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Václav (Wenzel) Emanuel Horák (1 January 1800 in Lobeč - 3 September 1871 in Prague) was a Czech composer and liturgical musician.



From 1813 Horák attended the Prague Gymnasium while working as a choir boy and later on as a choralist at St. Nicholas's Church in the Malá Strana quarter.[1] At Prague University he first read philosophy, later switching to law. The musical training from Václav Tomášek he wished for, was out of his financial reach. Only later did he become a pupil of Friedrich Dionys Weber's and Jan August Vitásek's. He started as an organist at Prague's Trinity Church around 1830, starting as a teacher at Prague Organ School shortly afterwards. In 1833 he was appointed organist at the Church of Our Lady in front of Týn, choir director at Our Lady of the Snows Franciscan church in 1837, and Regens chori at St. Adalbert's Church in 1853.[1] From 1859, he returned to Our Lady Before Týn, having accepted an appointment as Liturgical musician and director there.[1] In his lifetime, he was made an honorary member of many musical associations and academies, e.g. the Salzburg Mozarteum.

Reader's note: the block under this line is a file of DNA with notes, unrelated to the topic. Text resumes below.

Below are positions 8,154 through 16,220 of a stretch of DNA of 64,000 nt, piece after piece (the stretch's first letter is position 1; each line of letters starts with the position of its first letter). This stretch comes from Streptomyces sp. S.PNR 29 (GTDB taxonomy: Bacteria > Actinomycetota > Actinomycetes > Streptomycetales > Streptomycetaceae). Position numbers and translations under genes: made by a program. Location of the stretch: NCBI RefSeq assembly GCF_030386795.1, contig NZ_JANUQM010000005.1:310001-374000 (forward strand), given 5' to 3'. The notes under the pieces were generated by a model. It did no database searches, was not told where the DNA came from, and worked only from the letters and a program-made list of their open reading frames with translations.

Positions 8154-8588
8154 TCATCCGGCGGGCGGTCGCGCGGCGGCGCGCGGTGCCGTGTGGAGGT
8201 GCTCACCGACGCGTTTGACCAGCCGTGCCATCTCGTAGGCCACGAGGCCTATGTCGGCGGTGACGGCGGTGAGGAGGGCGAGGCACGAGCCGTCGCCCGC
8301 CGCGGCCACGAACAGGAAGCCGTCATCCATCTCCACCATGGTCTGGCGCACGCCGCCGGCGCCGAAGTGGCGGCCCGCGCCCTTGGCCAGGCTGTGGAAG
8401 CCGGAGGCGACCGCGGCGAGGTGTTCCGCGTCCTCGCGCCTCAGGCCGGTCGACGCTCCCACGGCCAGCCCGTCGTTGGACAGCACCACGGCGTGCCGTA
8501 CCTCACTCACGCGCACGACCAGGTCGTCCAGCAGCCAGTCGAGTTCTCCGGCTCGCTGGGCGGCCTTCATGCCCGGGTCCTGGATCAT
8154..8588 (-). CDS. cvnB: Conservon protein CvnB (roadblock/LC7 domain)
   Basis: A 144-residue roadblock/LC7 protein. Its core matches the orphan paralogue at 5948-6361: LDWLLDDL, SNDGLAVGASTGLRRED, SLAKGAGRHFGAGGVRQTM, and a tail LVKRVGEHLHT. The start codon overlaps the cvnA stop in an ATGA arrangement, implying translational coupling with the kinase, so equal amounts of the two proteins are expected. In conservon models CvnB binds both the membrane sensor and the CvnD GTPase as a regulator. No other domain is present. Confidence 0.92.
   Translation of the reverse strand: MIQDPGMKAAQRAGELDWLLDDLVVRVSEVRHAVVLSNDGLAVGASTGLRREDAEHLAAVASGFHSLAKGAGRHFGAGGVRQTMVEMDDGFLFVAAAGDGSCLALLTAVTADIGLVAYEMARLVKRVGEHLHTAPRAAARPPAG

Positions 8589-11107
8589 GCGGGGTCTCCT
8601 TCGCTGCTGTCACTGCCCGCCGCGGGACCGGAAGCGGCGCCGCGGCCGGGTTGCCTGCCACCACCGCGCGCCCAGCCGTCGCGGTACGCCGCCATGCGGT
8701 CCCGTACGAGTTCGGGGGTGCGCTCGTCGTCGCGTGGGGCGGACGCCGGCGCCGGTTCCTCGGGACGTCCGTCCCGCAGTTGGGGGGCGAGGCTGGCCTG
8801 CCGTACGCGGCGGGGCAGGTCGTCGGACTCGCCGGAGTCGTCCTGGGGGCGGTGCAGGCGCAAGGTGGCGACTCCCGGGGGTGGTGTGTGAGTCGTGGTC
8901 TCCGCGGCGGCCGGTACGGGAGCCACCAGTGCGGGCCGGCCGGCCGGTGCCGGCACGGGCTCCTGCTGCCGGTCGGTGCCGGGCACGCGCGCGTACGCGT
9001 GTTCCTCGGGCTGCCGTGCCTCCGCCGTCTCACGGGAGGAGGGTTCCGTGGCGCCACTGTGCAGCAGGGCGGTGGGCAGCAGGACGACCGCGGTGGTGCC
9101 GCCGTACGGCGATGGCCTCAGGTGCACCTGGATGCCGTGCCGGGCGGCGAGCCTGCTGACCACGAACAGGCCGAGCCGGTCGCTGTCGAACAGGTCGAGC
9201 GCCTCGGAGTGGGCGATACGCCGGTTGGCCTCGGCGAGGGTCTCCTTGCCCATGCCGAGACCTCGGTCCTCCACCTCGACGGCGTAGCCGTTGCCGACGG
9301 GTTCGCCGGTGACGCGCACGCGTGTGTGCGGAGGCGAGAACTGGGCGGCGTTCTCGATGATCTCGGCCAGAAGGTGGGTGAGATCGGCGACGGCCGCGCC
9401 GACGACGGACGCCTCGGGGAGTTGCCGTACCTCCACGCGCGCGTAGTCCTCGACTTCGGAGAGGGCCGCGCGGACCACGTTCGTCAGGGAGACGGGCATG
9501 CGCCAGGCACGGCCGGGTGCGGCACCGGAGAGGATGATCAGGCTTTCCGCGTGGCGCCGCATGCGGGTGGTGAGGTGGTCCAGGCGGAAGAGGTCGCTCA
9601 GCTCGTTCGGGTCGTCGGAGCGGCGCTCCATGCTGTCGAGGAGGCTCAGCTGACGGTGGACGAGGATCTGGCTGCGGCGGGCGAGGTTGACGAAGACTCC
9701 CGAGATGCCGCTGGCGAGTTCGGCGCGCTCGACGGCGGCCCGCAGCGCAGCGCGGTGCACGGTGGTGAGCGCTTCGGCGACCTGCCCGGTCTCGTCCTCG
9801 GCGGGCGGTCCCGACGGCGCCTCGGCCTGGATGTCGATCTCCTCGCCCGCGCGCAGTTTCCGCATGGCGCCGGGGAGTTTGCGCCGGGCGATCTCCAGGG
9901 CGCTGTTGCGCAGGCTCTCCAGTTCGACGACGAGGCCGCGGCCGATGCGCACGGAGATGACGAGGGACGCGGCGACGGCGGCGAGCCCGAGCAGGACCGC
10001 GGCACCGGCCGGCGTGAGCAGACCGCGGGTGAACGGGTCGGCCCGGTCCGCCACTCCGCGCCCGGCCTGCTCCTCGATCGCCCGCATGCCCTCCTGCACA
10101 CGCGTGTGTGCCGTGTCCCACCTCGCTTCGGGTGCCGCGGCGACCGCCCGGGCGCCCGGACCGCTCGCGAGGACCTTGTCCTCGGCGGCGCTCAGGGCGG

Stylistically, Horák is a scion of late Classicism probably going back to the enduring influence of his patrons Weber and Vitásek, who in their turn were followers of Mozart. Horák's liturgical works, twelve masses, a single requiem, a passion cantata, motets and spiritual songs, were widely acclaimed during his lifetime and are still performed today. He also opened two schools of singing and wrote an essay titled On the Ambiguity of Chords.

Selected works

Theoretical works:

  • Über die Mehrdeutigkeit der Akkorde (On the Ambiguity of Chords) (1846)
  • Gesangschule für Sopran und Alt(1855)
  • Kleine Gesangschule für eine Basstimme (1857)
  • Harmonielehre - manuscript, one chapter published in 1872.


  • Missa solemnis (1874)
  • Hymni pro defunctis
  • Pět čtverozpěvů (1850)


  1. ^ a b c Československý hudební slovník I. (1963), p. 470


  • (Czech) Černušák, Gracián (ed.); Štědroň, Bohumír; Nováček, Zdenko (ed.) (1963). Československý hudební slovník I. A-L. Prague: Státní hudební vydavatelství.  

External links

This article incorporates information from the German Wikipedia.


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